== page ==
Professor Daniel Resasco holds the Douglas Bourne Chair of the School of Chemical, Biological and Materials Engineering at the University of Oklahoma. He is also George Lynn Cross Professor, the highest research honor bestowed by the University. He received his B.S. in Chemical Engineering at the Universidad Nacional del Sur, Argentina (1975) and his Ph.D. from Yale University (1984). He has received the 2004 Oklahoma Chemist of the Year from the American Chemical Society, the Yale Award for Advancement of Basic and Applied Science from the Yale Science and Engineering Association, Yale University, the Regents Award for Superior Research, University of Oklahoma (1999), the Sam A. Wilson Professorship, and the J. and K. Smalley Presidential Professorship (1996). He received the Big XII Rising Star Award from the Big XII Center for Economic Development, Innovation, and Commercialization and was finalist for the Small Times US Innovator of the Year in 2007. In 1987 he received the B. Houssay Award for Scientific Achievement from the National Research Council of Argentina. He has also served as a Chairman in the Chemical Engineering Department at the Universidad Nacional de Mar del Plata (1987-88). From 1991 to 1993 he was appointed Senior Scientist at Sun Company, Inc., Pennsylvania. He has been member of the Executive Committee of the International Congress on Catalysis (1996) and Associate Editor of the Journal of Catalysis, for which he is now a member of the Editorial Board. He is founder of SouthWest Nanotechnologies Inc., a major producer of high quality single-walled carbon nanotubes.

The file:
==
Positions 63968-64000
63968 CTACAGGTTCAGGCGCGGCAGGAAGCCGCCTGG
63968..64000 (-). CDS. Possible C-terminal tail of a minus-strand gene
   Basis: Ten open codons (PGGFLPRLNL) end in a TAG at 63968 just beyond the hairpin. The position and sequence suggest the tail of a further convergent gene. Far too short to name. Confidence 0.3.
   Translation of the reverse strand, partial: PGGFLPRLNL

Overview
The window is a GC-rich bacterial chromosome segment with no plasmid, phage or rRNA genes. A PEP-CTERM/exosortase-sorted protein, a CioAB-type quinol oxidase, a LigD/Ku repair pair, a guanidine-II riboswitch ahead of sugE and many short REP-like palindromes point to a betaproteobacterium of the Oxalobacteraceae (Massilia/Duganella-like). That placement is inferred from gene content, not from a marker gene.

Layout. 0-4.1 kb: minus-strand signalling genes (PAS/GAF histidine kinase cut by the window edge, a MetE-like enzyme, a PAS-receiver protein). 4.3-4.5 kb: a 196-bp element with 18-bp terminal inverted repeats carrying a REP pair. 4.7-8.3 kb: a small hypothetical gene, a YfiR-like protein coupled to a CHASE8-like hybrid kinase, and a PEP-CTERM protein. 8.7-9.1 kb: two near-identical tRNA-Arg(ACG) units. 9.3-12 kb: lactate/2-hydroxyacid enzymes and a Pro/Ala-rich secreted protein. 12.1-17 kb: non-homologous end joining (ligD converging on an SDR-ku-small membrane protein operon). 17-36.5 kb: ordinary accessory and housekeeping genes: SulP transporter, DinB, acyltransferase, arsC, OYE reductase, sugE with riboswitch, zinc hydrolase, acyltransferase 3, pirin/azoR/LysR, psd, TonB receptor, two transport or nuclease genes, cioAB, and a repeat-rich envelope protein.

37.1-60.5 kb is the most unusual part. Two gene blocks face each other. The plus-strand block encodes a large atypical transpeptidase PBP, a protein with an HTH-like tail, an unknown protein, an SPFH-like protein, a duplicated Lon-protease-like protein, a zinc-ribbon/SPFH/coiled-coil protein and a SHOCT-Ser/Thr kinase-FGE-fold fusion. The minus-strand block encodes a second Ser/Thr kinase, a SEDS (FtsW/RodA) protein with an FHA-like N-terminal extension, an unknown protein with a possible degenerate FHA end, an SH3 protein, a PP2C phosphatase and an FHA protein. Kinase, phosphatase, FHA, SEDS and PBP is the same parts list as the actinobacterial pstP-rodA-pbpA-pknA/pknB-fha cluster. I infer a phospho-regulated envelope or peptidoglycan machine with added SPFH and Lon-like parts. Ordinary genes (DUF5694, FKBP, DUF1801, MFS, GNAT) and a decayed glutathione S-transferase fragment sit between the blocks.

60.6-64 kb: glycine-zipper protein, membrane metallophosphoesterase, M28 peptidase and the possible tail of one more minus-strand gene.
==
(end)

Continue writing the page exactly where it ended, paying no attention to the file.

The Nanotube Research group at the University of Oklahoma has an interdisciplinary team with a wide experience in catalytic science as well as engineering and chemistry. For more information about our researchers and students use the following links:
The role of water in carbon feed on the surface-guided growth of horizontally aligned single-walled carbon
nanotubes (HA-SWCNTs) was investigated. It is shown that the amount of water can be optimized to favor HA-SWCNT growth, which is proposed to be due to selective etching of carbon deposits at carbon–metal interface. Without water, nanotube–nanotube interaction and carbon accumulation at the interface are disproportionately large compared to the rate of nanotube growth, leading to catalyst deactivation. With excess water, suppression of nanotube growth occurs, resulting in reduced carbon yield on the surface.
Intermediate carbon/water feed ratios achieve cleaner growth with high efficiency.